The death of famed portrait painter John Singer Sargent was noted in both the “Talk” and “Art” sections, while a feature titled “The New Conquistadors” poked fun at the Babbitt-like promoters of the Florida real-estate boom:
“Profiles” noted the passing of Sam Drebin, referred to as the “Fighting Jew.” Written by screenwriter William Slavens McNutt, the piece noted the pat irony of Drebin’s death—that a man who braved untold hazards and fought with more than a dozen armies should die “in the stuffy quiet of a doctor’s office when an assistant gave him medicine from the wrong bottle.”
For all the sophistication of the early New Yorker magazine, attitudes toward various racial groups, especially blacks, was sadly in concert with the times. The section “When Nights Are Bold” mentions a minstrel performance at the Club Alabam by Johnny Hudgins, noting that the entertainer is “as funny as ever, but the rest of the outfit automatically catalogues itself under ‘fast moving brown skin.’ If you are interested in gold teeth, you’ll find some dressy sets there.”
Hudgins was both a vaudeville performer and part of the Harlem Renaissance. He developed blackface pantomime routines with a jazz trumpet soloist who played vocal-sounding “wah-wah” effects with a plunger mute while Hudgins mouthed the words and performed a comic dance. Fans called him “The Wah-Wah Man.” The French hailed him as the “colored Charlie Chaplin” when he performed in the Parisian Revue Negre that also featured Josephine Baker. Hudgins died in 1990 at age 94.
African-Americans, however, were not the only ethnic group to singled out for stereotypical depictions, as this title art from the recurring poetry feature “Lyrics from the Pekinese” suggests:
From the very first issues The New Yorker kept an eye on the city’s dramatically changing skyline as old landmarks fell and skyscrapers soared. R. W. Sexton was the magazine’s early architecture critic (to be followed by notables included Lewis Mumford and Paul Goldberger).
In the section “The Sky-Line,” Sexton wrote about the planned demolition of Madison Square Garden (it was the second facility to bear the name; today’s MSG is the fourth) and how critics, including foreign visitors, often taunted New Yorkers about their “rabid commercialism.”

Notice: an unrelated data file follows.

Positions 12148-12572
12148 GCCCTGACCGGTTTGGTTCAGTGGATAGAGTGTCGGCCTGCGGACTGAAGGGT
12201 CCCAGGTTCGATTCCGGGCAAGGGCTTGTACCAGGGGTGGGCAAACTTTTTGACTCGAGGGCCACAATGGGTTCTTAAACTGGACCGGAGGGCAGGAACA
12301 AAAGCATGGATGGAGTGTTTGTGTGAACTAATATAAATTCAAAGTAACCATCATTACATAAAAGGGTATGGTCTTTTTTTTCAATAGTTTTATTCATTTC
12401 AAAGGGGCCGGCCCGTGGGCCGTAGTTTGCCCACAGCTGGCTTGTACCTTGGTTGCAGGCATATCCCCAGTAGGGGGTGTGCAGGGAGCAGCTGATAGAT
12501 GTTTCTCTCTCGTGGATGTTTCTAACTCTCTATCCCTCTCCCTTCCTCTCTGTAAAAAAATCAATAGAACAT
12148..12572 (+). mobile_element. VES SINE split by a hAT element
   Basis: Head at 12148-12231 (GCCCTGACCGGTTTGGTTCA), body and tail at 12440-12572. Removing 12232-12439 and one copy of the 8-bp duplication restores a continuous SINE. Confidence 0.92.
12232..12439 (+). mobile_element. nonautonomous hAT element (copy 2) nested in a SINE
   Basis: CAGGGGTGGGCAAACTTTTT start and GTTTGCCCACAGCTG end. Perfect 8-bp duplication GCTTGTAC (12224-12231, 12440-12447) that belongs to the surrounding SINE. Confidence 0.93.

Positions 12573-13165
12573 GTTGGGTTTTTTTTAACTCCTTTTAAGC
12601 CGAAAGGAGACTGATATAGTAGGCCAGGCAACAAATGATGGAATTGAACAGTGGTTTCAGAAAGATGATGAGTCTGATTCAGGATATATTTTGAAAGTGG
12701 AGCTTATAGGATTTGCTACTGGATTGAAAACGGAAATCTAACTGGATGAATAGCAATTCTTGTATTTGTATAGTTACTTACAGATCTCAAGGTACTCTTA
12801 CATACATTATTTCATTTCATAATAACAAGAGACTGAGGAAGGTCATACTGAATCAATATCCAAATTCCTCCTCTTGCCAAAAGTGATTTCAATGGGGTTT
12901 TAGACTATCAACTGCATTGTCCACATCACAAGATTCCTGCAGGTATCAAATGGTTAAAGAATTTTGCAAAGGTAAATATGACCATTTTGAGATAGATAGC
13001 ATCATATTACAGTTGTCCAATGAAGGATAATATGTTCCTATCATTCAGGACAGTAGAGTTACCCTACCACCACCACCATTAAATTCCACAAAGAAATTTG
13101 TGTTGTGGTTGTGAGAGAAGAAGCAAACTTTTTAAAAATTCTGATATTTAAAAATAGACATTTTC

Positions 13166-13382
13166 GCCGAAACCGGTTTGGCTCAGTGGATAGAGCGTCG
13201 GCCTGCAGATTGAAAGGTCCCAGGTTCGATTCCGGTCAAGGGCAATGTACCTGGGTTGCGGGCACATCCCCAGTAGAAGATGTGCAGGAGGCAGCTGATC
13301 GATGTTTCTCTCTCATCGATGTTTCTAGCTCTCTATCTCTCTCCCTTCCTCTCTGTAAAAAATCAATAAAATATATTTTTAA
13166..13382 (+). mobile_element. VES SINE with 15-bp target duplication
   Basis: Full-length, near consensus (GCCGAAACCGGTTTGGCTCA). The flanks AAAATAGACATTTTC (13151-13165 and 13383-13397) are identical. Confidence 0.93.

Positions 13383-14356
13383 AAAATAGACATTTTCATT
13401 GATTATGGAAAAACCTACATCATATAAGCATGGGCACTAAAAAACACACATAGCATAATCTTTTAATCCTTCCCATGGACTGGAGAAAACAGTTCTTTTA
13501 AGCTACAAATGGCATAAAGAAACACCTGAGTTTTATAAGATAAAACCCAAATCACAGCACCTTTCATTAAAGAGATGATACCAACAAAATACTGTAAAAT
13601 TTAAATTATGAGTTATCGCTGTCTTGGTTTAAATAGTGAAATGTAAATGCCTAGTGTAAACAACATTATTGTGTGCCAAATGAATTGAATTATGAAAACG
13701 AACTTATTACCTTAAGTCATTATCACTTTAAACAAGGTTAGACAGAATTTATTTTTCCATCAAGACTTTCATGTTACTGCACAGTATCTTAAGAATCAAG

Sexton wrote that the criticism is deserved to an extent, but noted that a structure can only be fine from an architectural standpoint if its value is both artistic and practical.
Such an attitude would see the erasure of many landmarks, and in some cases whole neighborhoods when Robert Moses entered the picture.
It was also the attitude that led to the destruction in 1963 of one of the world’s architectural wonders—Penn Station—an act that finally prompted New Yorkers to push for preservation laws.
Sexton suggested that “the finest building in New York” was the Shelton Hotel, a building “designed for modern New York, and looks neither to Italy nor to France for it inspiration and example.”
He said the same applied to Raymond Hood’s American Radiator building (opened in 1924). When the Gothic style is employed, Shelton suggested that Bush building on 42nd Street is the finest adaption of the style to a skyscraper.
Shelton concludes that the “set-back laws” for buildings (which prevented tall buildings from blocking all of the light from the street) actually helped to further develop a unique architectural style for the city.
Still standing at 130-132 West 42nd Street, the Bush building, designed by architect Harvey Wiley Corbett and constructed from 1916-18, was notable for its role in the evolution of Times Square and of New York skyscrapers after the 1916 Zoning Resolution.
Advertising was picking up a bit, as we see on the final page of the issue.
It will be a while until we see beer and liquor ads. However, the spate of sparkling water ads in the early, prohibition-era issues suggests that readers were not being encouraged to drink more water, but rather to use it as a mixer for bathtub gin or whatever they could get their hands on in those so called dry years.